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Dorothy Robyn, head of public buildings for GSA, steps down

Sixteen months after being named to the post, Dorothy Robyn is leaving as head of the Public Buildings Service for the General Services Administration, a job in which she inked a deal with Donald Trump for a luxury hotel and led the search for a new FBI headquarters.

Her replacement is expected to be Norman Dong, who has been serving as acting controller at the Office of Management and Budget, Robyn said.

Robyn came from the Defense Department in September of 2012 to help right the ship after a scandal over convention-related expenses brought down the GSA’s previous leadership. She oversaw public buildings during a time of tightening budgets, prompting her to press agencies to occupy less space and forgo real estate that they did not need.

She and GSA administrator Dan Tangherlini teamed to take better advantage of under-performing government buildings, completing a deal to lease the Old Post Office Pavilion to Trump’s real estate firm and selling the West Heating Plant in Georgetown to a developer affiliated with the Four Seasons.

In an interview she said she was frustrated at the resistance of Congress to invest in cost-saving infrastructure improvements, as well as the accounting policies “ that make it difficult for us to follow best practices in the private sector.”

Rather than take a new job immediately ,Robyn said she would take time off to write about some of the government inefficiencies that she said were strangling the country’s infrastructure improvements and failing to reduce energy usage.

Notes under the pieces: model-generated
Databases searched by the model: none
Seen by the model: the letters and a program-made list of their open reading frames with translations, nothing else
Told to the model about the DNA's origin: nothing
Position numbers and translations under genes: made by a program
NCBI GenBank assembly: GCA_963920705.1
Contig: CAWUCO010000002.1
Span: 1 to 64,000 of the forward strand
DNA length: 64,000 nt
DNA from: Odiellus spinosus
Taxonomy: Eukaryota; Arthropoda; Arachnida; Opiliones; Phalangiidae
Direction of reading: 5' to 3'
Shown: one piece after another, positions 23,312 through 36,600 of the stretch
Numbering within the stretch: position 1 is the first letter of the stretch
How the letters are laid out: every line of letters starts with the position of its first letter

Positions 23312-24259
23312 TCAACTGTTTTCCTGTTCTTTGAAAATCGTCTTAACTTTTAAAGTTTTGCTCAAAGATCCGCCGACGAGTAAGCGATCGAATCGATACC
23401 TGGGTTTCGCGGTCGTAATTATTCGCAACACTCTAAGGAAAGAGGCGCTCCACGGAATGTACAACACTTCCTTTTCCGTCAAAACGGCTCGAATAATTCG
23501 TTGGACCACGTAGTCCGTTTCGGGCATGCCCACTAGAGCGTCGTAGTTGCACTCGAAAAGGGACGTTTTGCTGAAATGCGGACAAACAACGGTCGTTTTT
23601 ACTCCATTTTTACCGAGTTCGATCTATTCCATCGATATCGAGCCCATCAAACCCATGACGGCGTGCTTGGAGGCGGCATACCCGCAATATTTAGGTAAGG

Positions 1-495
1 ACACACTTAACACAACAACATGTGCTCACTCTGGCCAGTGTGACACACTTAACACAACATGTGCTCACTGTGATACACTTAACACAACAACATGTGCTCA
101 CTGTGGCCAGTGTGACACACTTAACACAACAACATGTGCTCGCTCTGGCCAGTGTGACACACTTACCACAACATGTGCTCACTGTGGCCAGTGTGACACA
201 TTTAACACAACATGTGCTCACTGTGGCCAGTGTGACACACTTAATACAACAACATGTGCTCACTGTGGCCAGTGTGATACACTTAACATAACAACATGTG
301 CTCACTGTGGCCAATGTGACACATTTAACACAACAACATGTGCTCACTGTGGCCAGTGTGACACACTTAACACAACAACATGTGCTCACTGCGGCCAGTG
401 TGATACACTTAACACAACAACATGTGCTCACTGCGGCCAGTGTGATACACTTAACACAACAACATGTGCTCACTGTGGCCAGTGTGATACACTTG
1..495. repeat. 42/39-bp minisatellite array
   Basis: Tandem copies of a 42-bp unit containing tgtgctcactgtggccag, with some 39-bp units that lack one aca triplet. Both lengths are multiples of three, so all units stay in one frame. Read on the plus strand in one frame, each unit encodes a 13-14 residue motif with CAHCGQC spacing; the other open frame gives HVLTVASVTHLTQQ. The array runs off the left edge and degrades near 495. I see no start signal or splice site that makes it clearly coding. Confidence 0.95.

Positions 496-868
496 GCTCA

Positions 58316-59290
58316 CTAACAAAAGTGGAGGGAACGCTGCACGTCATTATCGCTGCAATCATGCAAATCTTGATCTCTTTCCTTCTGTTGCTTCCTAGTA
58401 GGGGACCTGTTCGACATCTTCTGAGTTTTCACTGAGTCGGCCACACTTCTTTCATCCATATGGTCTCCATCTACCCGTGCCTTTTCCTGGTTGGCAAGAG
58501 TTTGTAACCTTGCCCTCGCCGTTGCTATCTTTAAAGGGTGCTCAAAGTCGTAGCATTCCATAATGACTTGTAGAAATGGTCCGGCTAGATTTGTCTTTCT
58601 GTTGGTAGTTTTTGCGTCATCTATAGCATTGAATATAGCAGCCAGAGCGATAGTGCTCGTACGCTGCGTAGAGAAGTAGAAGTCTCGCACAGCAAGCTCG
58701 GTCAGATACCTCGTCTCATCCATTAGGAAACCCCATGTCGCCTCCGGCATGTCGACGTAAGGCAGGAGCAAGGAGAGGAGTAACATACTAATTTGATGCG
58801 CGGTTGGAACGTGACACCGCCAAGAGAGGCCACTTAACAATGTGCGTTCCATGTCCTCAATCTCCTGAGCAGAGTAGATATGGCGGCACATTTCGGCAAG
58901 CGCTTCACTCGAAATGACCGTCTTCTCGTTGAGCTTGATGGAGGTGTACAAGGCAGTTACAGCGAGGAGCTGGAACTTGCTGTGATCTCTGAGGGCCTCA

“I’m going to take a few months and spend it writing. I’m a policy wonk. I’ve been a part of some tremendous work both here at GSA and at DOD and I want to go write about that and also write about the impediments to GSA and DOD doing it better,” she said.

“It’s been a joy to be part of the work, but I’ve been frustrated by the impediments,” she added.

Robyn has been heading the GSA’s efforts to complete complex property swaps to enable the construction of a new headquarters for the FBI and the overhaul of a federal office enclave south of the National Mall, dubbed Federal Triangle South.

She came to the GSA after overseeing the Defense Base Closure and Realignment (BRAC) process for the Pentagon. She served as the Pentagon’s deputy undersecretary for installations and environment for three years.

“I cannot thank Dorothy enough for her contributions to GSA,” Tangherlini said in a statement. “Since Dorothy joined us, she has worked tirelessly to manage the more than 9,000 assets we hold in trust on behalf of the American people. Her commitment has not only helped us maintain those facilities but also enabled GSA to increase our capital investments, improve our business practices, and enhance the energy efficiency of our entire portfolio. ”

Dong follows in Tangherlini’s footsteps in leaving OMB for GSA. He and Tangherlini are also both former city administrators for the District of Columbia, with Dong serving under former mayor Anthony Williams and Tangherlini serving under Adrian Fenty.

Robyn said her last day would likely be in March.

Follow Jonathan O’Connell on Twitter: @oconnellpostbiz